The Flounders, for example, seem to be at a rather low ebb in recent days. Their National Conference was not up to expectations, Timmy Brister's move to Florida has evidently not been a 'picnic,' Tom Ascol has been hit by lightning (literally), and prayer is requested on his behalf for a quick recovery.

So there's not been much "inspiration" from the Flounders' current difficulties for us to post any comments about them.

The only "significant" thing I have noticed lately is that Ruckman -- who at nearly age 87 continues to be a leading entrepreneur for all manner of merchandise in "defending" the 1611 translators of the KJV -- is once again running for President. He also ran in 1992 and reportedly got "1611" votes.

Monday, July 07, 2008

Caner Chastises Young SBCers

Is Caner referring to young bloggers such as wet-behind-the-years Timmy Brister who publicly trash SBC presidents? Or is he referring to his own pastor who "inherited" a big church?


From OneNewsNow - 7/7/2008

Caner chastises young So. Baptists

The president of Liberty Baptist Theological Seminary is discouraged by the many young leaders in the Southern Baptist Convention (SBC) who seem to demand positions of leadership.

Dr. Ergun Caner is a former Muslim who converted to Christ as a teenager, and now serves as president of Liberty Baptist Theological Seminary, which was founded by the late Dr. Jerry Falwell. Dr. Caner is also known as a leader among young Southern Baptists.

However, Caner says it appears that many young pastors and leaders feel they are entitled to positions of leadership and privilege, without paying a price. "We're sort of a Rehoboam movement," he contends.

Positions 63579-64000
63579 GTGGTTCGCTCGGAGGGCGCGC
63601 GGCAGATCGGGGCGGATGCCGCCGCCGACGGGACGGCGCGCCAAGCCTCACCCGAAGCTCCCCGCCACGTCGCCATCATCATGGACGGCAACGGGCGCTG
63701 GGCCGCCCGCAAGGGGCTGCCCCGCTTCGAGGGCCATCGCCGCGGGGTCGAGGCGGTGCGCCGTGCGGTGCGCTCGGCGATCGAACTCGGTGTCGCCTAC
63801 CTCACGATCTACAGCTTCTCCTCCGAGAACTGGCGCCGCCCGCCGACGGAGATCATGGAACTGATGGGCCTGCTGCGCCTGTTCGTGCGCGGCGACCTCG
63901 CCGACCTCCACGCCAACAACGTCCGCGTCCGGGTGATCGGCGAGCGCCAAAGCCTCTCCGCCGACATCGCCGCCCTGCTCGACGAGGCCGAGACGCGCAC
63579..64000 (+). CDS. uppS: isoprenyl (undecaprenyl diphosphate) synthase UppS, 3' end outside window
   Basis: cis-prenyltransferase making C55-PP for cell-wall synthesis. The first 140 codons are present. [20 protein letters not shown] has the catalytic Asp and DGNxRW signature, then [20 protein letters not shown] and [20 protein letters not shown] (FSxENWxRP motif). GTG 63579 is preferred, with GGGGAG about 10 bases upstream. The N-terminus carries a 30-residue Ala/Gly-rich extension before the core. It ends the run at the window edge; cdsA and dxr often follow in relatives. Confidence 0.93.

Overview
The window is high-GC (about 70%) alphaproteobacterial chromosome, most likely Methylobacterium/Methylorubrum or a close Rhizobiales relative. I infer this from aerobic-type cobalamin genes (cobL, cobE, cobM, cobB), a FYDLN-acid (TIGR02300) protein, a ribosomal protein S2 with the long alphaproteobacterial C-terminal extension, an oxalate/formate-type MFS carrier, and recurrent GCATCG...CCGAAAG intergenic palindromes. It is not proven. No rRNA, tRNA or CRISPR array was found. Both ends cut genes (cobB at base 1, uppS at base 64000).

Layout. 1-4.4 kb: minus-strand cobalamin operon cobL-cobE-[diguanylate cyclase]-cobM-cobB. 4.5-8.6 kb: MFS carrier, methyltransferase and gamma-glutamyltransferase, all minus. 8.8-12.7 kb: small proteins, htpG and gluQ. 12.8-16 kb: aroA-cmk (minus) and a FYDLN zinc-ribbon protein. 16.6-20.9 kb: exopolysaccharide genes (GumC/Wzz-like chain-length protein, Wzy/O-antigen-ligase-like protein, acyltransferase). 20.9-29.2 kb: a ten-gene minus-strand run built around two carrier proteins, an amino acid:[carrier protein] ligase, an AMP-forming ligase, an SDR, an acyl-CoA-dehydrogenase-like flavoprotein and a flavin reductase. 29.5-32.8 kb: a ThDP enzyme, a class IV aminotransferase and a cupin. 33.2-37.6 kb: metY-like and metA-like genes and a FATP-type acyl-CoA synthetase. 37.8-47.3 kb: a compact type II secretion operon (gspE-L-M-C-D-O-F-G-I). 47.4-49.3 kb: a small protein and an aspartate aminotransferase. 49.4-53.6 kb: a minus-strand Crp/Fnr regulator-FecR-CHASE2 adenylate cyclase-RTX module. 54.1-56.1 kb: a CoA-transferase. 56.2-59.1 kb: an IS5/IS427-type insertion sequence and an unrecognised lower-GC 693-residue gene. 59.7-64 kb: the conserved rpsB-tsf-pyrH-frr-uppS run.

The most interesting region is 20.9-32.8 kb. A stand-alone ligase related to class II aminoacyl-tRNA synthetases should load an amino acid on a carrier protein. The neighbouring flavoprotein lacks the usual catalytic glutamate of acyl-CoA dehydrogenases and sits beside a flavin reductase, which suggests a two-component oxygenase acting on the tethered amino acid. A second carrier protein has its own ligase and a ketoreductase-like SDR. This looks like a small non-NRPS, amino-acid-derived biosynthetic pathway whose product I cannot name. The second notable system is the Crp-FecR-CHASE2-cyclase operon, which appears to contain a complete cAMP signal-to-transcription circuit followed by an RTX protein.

Rehoboam was an ancient king of Israel and son of King Solomon. When Solomon died, the elders instructed Rehoboam on what to do next. But Rehoboam rejected the wise counsel of the elders and listened to the bad advice of his contemporaries.

"I think by and large, we have an entire generation of guys my age and younger, who inherited churches that run 2,000 [in membership] but have never grown a church that runs 2,000," Caner warns.

That gives them a sense of entitlement, asserts Caner. He says to go around "crowing" about something one did not have anything to do with, and saying "see what I've done," is ridiculous.

Instead, Caner encourages younger SBC leaders to learn from those who led the conservative resurgence in the denomination, such as the late Dr. Adrian Rogers and Dr. Paige Patterson.

Saturday, July 05, 2008

Galyon's garbling of Gano


Our sometime poster and professed friend to the Pedobaptist "Reformed" Hybrid Calvinists, the Rev (otherwise known as James Galyon), has an item on his website which appears to be a garbling of the 18th century Baptist, John Gano.